Very few non-Thais are allowed to train here. It is also very HiSo. How many boys or girls from a Rice farm up north are consultants at Chula? None. Ferrari? Nope. It is getting a little better...although when I was teaching Med Studs at CU 15 years ago I did a quick straw poll: 50% of the kids had Mom, dad or both doctors. Another 20% had dentists or nurses as Mom or dad. 50% admitted that money and kudos were bigger goals than helping the sick.

 

As a medical tourism hub, it is getting better and dearer here. All the big places are owned by the same people anyway. India should always be on your list for cheap and excellent surgery. Korea or Taiwan (I can't remember...) are known for plastic/cosmetic. Poland is getting a good name for complex bone surgery now.

 

However, if I need complex brain surgery, take me to Queen's Square in London.

 

 

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It may be worth repeating here that med students do 4 years of class-work and exams. They are not taken to see patients until well into the 4th year or even the 5th. This long period of class study is known as Pre-Clin (pre-clinical). They will do ward rounds with registrars and consultants who will sometimes "grill" them. Nowhere in the world can you "become" a plastic surgeon after 5 -6 years in med sch.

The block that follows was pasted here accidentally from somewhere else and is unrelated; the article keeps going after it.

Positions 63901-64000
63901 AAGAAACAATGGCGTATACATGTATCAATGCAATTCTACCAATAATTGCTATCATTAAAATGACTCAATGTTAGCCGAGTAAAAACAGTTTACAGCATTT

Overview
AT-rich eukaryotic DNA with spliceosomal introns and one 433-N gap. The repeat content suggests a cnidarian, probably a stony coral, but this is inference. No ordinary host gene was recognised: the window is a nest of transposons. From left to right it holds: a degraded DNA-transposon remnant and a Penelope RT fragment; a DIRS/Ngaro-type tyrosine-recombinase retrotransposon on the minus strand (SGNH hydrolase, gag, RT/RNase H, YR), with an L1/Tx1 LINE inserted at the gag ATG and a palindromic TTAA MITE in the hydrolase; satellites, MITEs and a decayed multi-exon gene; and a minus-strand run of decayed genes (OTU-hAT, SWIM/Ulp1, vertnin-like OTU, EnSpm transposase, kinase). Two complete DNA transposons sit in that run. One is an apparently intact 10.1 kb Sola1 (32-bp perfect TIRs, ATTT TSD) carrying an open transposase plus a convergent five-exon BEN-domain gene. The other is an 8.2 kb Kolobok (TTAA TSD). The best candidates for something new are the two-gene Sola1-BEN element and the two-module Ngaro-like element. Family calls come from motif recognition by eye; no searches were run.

The 5-6 years of medical school are an apprenticeship. If you build cars for 5 years, you can build a jeep, but your boss is not gonna allow you to strip out and rebuild a Rolls Royce. Nobody can become 'anything' until they have done 5-8-10 years AFTER med sch and have chosen the area of specialisation AND been allowed "in". Not everyone is allowed to be a brain surgeon. Different areas of medicine require different skills and attitudes. A forensic pathologist works with the police and mortuary staff to open up dead people and calculate blood loss and splatter. A neonatal paediatrician works with tiny pre-born babies that weigh as much as a potato, to keep them alive (and loses some as well). A psychiatrist (also a doctor who must go to med sch.) obviously needs completely different skills.

 

Many young med. students change their minds after a few years. I know one student who wanted to be a psychiatrist but opted for heart surgery in the end. I know another who quit completely to become a musician.

 

When you consider that the whole route to a Ferrari takes 15 years of exams, mistakes, boredom, interrupted sleep and broken relationships, you wonder why anyone gives up 25% of their life just to get that far.

 

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BANGKOK 18 August 2018 11:31